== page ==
Operation resurgence-Film production during the times of a pandemic
With the Covid wave bringing the film industry to a grinding halt again, here are producers and directors from across regions sharing their plans and a roadmap for the way ahead
With the nation suffering from a second iteration of the pandemic, everything has come to a standstill once again. The film industry is particularly affected, and if there’s a word on the lips of every filmmaker and producer out there, it’s ‘uncertainty’. “It’s all uncertain right now. Scientists are saying that the second wave could last till August and that a third wave could hit us in November,” says Tamil producer Dhananjayan, who has postponed his plans of starting work on two films. “I had told others also to be careful about kick-starting new projects, and as I predicted, the cases have gone up again.” He says that those who have completed shooting are able to make progress with post-production and potentially go on to sell to OTT platforms. “Those who haven't completed the shoot are in big trouble as a lot of money is at stake. A work-in-progress film has no value. Some, who were affected by the first wave, have been more cautious this time.”
Tamil director Vishnuvardhan, who is making his debut in Bollywood with Sidharth Malhotra's Shershaah in November, agrees the futility of making decisions right now. “We are playing the waiting game. I believe everything depends on the capacity of a film’s producers to hold on to their film. Those who can, will ride out the storm till theatres reopen,” says the filmmaker, who goes on to detail the financial strain that many producers are subjected to right now. “Interest charges keep mounting. Producers are just happy to recover their principal investment by somehow selling their films. But we all understand that the times are bad and that we, like everyone else, must abide by the rules," he adds.
This seems to be the sentiment across the film industry. Telugu director Venu Udugala, whose film, Virata Parvam, is awaiting release, says, “It took three months for the film industry to limp back to normalcy after last year's lockdown. This second wave seems scarier, and I think it will take another three-four months for things to settle down again.” Tamil producer SR Prabhu agrees that the challenge now is to ride out the pandemic. There’s another lesson, he says. “Henceforth, we have to remember to work on both theatre and OTT releases together.”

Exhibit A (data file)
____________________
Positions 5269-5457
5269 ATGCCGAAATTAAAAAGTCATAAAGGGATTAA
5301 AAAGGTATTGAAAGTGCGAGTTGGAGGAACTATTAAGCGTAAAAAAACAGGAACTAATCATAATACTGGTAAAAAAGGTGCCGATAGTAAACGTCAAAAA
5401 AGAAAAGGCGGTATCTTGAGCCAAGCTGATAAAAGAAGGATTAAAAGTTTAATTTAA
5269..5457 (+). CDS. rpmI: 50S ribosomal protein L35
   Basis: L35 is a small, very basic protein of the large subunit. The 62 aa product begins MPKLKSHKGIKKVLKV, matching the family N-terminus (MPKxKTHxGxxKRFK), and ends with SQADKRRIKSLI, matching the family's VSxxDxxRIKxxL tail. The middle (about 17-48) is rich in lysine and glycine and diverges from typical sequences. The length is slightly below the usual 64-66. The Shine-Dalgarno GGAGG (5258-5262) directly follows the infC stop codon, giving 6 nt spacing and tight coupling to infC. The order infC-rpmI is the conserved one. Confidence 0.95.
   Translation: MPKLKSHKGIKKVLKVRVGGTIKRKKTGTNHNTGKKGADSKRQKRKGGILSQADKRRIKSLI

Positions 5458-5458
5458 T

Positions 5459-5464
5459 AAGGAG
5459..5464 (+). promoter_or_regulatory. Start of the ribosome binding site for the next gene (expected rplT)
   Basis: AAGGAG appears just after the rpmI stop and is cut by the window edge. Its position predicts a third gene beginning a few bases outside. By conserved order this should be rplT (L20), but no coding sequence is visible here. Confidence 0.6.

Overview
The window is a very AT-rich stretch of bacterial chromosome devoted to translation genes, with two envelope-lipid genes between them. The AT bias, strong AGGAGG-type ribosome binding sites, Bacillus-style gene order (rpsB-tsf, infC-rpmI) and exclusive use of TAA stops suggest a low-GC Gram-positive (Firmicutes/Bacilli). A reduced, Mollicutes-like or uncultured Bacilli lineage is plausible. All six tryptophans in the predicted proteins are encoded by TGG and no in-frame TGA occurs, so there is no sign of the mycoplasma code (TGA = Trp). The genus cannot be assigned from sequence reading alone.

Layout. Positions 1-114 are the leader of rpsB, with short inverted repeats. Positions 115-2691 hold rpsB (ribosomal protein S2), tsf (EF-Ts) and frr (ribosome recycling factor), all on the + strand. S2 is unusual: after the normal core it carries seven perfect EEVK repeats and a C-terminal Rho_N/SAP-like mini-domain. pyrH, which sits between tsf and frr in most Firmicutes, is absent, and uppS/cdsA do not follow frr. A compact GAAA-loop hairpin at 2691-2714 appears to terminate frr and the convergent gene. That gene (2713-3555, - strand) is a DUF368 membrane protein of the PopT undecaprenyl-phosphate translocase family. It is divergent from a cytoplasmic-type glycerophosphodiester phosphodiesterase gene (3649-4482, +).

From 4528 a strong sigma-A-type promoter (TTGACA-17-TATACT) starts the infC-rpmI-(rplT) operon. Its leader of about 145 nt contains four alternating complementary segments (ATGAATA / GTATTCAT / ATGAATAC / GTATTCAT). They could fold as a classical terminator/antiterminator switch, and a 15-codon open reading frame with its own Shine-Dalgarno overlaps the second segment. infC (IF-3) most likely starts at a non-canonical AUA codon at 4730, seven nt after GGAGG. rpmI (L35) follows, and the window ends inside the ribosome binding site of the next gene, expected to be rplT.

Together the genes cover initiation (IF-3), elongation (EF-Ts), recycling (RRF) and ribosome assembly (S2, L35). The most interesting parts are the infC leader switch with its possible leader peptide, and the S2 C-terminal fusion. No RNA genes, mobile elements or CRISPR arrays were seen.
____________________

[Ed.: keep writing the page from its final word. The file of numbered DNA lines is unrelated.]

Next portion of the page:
It’s important in the present climate to prioritise the safety of the cast and crew members, says debutant director Cibi Chakaravarthi, who is working with Sivakarthikeyan on their upcoming film, Don. “Two of our staff members passed away due to the virus. This has affected all of us and we are only left with the hope that the situation improves soon. We will be keen on having every crew and cast member vaccinated before we work again. The production team has asked everyone to take leave for a month and stay safe with our families."
Marathi director Nagraj Manjule (Sairat), who is awaiting the release of his Bollywood debut, Jhund, is not thinking about film releases right now. “The country is in an extremely difficult situation. It would be selfish now to worry about my film. Having said that, all I can do is hope that things get back on track soon." Cibi, who has completed 40 per cent of his Tamil film, is praying for the same. “Right now, we have no idea when we will be getting back on the floors. Only after the lockdown gets over can we think about resuming work," says the young director. “We had planned to travel across several States for the remaining shooting, but now, I'm not sure what complications we should expect. The State governments may have several restrictions governing film shootings. We hope to begin work from the first week of June.”